CIVIL ENGINEERING 365 ALL ABOUT CIVIL ENGINEERING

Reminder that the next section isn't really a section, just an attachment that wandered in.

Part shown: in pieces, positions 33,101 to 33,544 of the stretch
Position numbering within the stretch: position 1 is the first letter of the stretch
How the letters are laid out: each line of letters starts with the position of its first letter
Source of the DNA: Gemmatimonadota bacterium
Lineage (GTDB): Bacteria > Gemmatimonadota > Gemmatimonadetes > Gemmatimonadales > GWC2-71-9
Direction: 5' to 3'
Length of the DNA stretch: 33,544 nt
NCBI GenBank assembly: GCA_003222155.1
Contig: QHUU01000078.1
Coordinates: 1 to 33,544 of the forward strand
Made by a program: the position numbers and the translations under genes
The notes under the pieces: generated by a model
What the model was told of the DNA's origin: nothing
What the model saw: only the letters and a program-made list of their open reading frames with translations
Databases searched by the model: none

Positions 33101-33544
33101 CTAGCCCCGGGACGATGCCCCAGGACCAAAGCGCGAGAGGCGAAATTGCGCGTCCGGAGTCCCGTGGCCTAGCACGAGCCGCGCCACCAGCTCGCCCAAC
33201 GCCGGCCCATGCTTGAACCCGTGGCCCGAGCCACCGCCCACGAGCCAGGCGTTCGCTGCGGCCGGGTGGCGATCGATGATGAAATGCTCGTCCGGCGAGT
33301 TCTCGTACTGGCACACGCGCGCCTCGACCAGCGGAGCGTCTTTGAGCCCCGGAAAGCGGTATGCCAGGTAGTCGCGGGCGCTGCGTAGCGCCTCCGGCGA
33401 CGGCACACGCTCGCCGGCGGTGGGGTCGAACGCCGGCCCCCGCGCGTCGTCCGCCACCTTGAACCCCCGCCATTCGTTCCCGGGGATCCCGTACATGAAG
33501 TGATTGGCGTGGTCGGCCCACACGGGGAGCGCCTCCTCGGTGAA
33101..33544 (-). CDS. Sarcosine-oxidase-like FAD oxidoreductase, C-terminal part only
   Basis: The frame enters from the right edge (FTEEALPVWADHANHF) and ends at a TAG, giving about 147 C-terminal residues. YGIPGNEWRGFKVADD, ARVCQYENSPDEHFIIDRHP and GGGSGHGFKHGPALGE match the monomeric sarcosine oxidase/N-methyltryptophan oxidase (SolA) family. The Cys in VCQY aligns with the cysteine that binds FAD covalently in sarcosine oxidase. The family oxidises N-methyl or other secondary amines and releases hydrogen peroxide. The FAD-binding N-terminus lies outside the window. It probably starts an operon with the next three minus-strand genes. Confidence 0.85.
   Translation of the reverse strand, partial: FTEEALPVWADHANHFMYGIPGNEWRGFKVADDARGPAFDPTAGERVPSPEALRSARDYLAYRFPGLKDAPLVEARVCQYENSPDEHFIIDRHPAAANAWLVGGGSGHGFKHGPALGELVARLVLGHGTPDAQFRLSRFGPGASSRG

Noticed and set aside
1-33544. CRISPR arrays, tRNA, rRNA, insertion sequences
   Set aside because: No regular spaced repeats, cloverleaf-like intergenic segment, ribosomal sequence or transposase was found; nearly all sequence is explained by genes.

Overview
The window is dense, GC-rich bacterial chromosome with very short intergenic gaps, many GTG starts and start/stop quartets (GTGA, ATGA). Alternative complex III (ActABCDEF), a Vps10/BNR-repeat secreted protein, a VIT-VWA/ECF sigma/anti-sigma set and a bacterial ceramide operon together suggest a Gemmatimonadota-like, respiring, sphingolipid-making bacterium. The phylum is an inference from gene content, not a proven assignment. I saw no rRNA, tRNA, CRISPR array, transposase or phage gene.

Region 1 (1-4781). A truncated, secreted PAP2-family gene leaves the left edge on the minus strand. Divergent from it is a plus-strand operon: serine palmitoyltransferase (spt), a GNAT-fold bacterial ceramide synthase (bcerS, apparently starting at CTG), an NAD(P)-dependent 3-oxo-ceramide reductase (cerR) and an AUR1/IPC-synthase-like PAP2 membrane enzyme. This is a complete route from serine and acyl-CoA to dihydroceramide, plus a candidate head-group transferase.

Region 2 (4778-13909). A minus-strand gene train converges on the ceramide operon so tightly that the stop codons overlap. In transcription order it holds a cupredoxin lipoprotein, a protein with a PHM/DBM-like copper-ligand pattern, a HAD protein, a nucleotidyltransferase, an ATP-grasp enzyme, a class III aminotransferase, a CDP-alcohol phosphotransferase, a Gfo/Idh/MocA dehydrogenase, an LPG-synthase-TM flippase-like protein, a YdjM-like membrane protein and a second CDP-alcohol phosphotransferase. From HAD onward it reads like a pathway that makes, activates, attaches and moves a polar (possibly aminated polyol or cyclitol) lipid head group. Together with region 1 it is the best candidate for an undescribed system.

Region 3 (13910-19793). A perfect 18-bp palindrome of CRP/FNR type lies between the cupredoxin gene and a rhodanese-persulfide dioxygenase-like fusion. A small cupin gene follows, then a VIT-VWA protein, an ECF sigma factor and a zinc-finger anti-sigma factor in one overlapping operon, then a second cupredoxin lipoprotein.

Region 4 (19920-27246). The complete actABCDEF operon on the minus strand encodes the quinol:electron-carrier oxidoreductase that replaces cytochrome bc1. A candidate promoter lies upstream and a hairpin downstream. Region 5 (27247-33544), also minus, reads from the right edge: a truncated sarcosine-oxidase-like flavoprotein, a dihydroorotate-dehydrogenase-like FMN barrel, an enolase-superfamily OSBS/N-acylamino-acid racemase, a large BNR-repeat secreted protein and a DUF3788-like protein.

AbstractPower distribution systems, composed of wood poles and wires, are susceptible to damage caused by strong winds during hurricanes or winter storms. Power outages induced by failed poles result in millions of revenue and restoration costs and impact millions of customers. Failure of aged wood poles is a major reason for power outages during hurricanes or winter storms. Replacing aging poles is an easy and effective approach but with a high cost to enhance radial power distribution poles. In this paper, the optimal enhancement strategy of the power distribution system was obtained through the Bayesian decision network (BDN), which is an ideal tool to deal with trade-off problems. Besides the economic benefit of the electricity utility company, the benefits of residential customers, namely the power supply reliability, were also integrated into the reference of decision makers through BDN. To determine priorities of the pole replacements, the component importance index of individual poles, instead of the commonly used component importance index of a line, was explored using physics-based reliability analysis rather than an identical mathematical model applied to all poles to describe their vulnerabilities. A surrogate model established by Bayesian regularization neural network (BRNN) was employed to save the computational cost in the Monte Carlo simulation of reliability analysis. The cost of the hardening strategy using the component importance index of each individual pole was about 80% of that with the component importance index of a line, which indicates that the component importance index of each individual pole is more effective. The optimal choice of strategies would vary with the utility function that describes the decision-making references because benefits between the utility company and customers might conflict with each other. When the utility company and customers are given the same priority in the hardening process against Category 5 hurricanes, the optimal pole replacement percentage was 30%.



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